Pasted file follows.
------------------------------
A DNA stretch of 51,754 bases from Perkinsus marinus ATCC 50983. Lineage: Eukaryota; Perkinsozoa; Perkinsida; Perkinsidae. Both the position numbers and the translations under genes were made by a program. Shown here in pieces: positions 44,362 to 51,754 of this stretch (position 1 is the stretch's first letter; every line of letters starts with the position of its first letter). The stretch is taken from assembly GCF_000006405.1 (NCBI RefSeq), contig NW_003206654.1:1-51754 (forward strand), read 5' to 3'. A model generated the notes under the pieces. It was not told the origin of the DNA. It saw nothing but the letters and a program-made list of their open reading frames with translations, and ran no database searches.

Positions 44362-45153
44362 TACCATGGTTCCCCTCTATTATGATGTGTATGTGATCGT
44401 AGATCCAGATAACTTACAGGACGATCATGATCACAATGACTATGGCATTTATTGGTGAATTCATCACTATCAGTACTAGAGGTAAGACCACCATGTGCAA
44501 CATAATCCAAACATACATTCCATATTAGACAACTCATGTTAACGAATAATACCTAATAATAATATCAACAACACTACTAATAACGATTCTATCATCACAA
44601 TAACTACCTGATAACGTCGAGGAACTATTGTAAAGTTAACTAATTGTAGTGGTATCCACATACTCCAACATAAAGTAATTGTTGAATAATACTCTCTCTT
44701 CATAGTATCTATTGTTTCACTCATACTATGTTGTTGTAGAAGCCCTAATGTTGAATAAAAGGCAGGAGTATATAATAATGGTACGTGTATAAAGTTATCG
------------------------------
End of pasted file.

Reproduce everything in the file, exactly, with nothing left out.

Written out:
A DNA stretch of 51,754 bases from Perkinsus marinus ATCC 50983. Lineage: Eukaryota; Perkinsozoa; Perkinsida; Perkinsidae. Both the position numbers and the translations under genes were made by a program. Shown here in pieces: positions 44,362 to 51,754 of this stretch (position 1 is the stretch's first letter; every line of letters starts with the position of its first letter). The stretch is taken from assembly GCF_000006405.1 (NCBI RefSeq), contig NW_003206654.1:1-51754 (forward strand), read 5' to 3'. A model generated the notes under the pieces. It was not told the origin of the DNA. It saw nothing but the letters and a program-made list of their open reading frames with translations, and ran no database searches.

Positions 44362-45153
44362 TACCATGGTTCCCCTCTATTATGATGTGTATGTGATCGT
44401 AGATCCAGATAACTTACAGGACGATCATGATCACAATGACTATGGCATTTATTGGTGAATTCATCACTATCAGTACTAGAGGTAAGACCACCATGTGCAA
44501 CATAATCCAAACATACATTCCATATTAGACAACTCATGTTAACGAATAATACCTAATAATAATATCAACAACACTACTAATAACGATTCTATCATCACAA
44601 TAACTACCTGATAACGTCGAGGAACTATTGTAAAGTTAACTAATTGTAGTGGTATCCACATACTCCAACATAAAGTAATTGTTGAATAATACTCTCTCTT
44701 CATAGTATCTATTGTTTCACTCATACTATGTTGTTGTAGAAGCCCTAATGTTGAATAAAAGGCAGGAGTATATAATAATGGTACGTGTATAAAGTTATCG